CAS Consultancy produces new catalogue for a private equity collection following development of a series of site-specific commissions for their Mayfair premises

In 2020, CAS Consultancy worked with one of our long-standing private equity clients in the development of a series of site-specific commissions for their Mayfair premises.

Consultancy has developed the company’s contemporary art collection since 2013 and we were delighted to work with contemporary artists to create a series of bold, site specific responses to the office, its people and the ethos of the business.

To celebrate the commissions and the collection, a showcase for a generation of artists now, we produced a comprehensive catalogue for visitors and staff to discover more about the artwork on display.

 

Angelika Loderer
Untitled (ZZZ), 2019

Working in the spaces surrounding a grand internal staircase, Loderer’s site-specific sculpture works with the secondary materials involved in the casting process. Usually discarded after its use has been expended in the foundry, the moulding sand the artist chooses to work with becomes the medium for her fragile sculptures. Made from valueless waste materials and apparently ephemeral, the sculptures sit in opposition to the opulent permanence of the staircase.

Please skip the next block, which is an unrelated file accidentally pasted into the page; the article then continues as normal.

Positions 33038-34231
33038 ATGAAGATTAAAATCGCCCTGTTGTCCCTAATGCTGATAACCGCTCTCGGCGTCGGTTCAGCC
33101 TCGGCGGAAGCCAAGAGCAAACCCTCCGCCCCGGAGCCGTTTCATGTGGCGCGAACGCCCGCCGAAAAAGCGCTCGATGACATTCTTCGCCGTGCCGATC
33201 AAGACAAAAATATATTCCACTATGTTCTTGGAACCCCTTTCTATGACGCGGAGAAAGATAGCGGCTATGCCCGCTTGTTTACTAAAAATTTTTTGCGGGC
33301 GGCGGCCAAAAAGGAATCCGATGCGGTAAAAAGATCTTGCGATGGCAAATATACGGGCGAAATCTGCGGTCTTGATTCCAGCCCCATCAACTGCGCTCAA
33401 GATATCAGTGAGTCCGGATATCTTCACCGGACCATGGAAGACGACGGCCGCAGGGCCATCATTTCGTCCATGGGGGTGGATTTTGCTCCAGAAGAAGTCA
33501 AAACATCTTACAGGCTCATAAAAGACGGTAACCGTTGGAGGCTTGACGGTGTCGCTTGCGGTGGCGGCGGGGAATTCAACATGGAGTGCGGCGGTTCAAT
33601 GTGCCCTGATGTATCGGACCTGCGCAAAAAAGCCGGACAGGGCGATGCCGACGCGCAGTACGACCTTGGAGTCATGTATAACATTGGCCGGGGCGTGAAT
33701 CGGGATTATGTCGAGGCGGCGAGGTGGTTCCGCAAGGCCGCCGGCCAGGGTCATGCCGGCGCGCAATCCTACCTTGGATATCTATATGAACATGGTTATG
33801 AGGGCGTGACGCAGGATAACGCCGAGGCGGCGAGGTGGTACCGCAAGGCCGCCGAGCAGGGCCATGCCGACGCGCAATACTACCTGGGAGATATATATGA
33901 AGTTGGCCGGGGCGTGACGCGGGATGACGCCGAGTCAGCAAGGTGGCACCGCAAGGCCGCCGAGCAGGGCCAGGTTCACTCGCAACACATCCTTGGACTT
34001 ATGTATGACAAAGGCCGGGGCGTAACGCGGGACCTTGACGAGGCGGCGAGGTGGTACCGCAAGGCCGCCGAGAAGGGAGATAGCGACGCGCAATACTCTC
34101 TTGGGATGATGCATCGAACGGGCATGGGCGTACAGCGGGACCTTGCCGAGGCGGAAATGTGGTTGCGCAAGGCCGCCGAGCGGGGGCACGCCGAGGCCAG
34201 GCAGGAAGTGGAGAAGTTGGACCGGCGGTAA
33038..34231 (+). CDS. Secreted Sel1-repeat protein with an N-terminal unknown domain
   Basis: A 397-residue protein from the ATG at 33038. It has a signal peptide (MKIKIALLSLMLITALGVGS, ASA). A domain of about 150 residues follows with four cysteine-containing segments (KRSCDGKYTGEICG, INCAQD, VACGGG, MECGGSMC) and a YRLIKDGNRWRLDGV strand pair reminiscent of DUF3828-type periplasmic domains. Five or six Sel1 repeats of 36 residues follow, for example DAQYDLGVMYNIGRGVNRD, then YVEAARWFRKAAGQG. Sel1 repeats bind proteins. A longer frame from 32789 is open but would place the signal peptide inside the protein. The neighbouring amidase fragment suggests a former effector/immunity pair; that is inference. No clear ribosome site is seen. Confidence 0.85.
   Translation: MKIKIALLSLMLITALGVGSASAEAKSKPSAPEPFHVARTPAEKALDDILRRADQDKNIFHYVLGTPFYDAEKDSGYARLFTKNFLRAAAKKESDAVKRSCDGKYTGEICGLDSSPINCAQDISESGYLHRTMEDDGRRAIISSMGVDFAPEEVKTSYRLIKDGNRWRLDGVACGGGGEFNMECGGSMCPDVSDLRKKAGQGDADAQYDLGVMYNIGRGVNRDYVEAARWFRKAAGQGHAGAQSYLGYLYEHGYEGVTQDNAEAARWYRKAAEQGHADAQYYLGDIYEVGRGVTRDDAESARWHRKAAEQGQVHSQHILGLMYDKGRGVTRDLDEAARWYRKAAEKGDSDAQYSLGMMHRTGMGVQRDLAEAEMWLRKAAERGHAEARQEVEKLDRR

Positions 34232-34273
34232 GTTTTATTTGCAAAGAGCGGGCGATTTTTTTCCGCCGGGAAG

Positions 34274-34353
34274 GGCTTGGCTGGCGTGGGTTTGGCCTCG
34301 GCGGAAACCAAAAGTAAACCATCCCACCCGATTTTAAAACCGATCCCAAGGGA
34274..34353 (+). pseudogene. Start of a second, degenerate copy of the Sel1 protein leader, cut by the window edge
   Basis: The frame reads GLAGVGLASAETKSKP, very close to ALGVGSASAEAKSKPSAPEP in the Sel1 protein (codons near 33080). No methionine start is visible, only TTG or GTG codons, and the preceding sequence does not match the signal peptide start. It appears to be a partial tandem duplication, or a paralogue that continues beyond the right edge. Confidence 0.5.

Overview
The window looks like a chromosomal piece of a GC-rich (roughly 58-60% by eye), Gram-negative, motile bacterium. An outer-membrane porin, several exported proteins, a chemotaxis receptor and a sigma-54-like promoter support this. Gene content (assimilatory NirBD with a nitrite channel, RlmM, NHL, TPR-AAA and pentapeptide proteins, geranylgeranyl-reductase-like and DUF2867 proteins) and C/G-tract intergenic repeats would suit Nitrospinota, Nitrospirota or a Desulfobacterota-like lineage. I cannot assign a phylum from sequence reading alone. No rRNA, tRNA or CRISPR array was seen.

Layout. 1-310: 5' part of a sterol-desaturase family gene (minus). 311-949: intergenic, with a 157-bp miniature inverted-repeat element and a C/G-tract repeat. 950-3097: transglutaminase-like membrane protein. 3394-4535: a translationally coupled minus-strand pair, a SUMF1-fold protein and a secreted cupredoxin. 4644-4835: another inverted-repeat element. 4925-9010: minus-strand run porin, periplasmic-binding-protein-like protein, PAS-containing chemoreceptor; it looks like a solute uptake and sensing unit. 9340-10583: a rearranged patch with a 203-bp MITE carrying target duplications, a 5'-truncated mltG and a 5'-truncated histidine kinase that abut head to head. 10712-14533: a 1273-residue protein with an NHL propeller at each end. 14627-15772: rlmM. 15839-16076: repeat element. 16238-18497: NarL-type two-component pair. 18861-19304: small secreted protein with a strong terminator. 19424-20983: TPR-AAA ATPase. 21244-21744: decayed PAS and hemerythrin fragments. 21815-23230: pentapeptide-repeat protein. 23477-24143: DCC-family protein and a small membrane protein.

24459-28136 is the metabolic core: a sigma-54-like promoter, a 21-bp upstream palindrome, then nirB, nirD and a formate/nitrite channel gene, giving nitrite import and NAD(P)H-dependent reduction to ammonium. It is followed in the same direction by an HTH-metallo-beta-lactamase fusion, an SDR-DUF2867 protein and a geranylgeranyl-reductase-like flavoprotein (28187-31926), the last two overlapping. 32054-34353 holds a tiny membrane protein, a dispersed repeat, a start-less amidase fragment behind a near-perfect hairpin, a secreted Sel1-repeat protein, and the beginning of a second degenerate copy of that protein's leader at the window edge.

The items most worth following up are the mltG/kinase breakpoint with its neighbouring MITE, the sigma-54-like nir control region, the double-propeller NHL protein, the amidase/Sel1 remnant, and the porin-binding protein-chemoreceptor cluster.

Claire Hooper
Untitled, 2020

Hooper approaches the multi-storeyed building as a whole with her commission, deliberately linking incongruous spaces like the staff canteen and the boardroom through her series of murals applied to staircases and internal columns. Working with a palette of colours inspired by London, Hooper applies several painting techniques for the commission, including airbrushing, blowing and stencilling as well as a few visual tricks like the Roman ‘unswept floor’, in which the detritus of a banquet was recreated in mosaic to the delight of guests.

 

Abigail Reynolds
This Our London, 2020

The title of the work is taken from a 1948 book of the same name, from which images have been taken to populate the alcove spaces. Establishing formal and conceptual connections with the office and its position in Marylebone, the two pieces extend architectural details in the original photographs to meet design elements in the building’s glass and fretwork. The images are distorted by the layers of glass that contain them, obscuring the documented architecture and creating confusion about how old the photographs may be.

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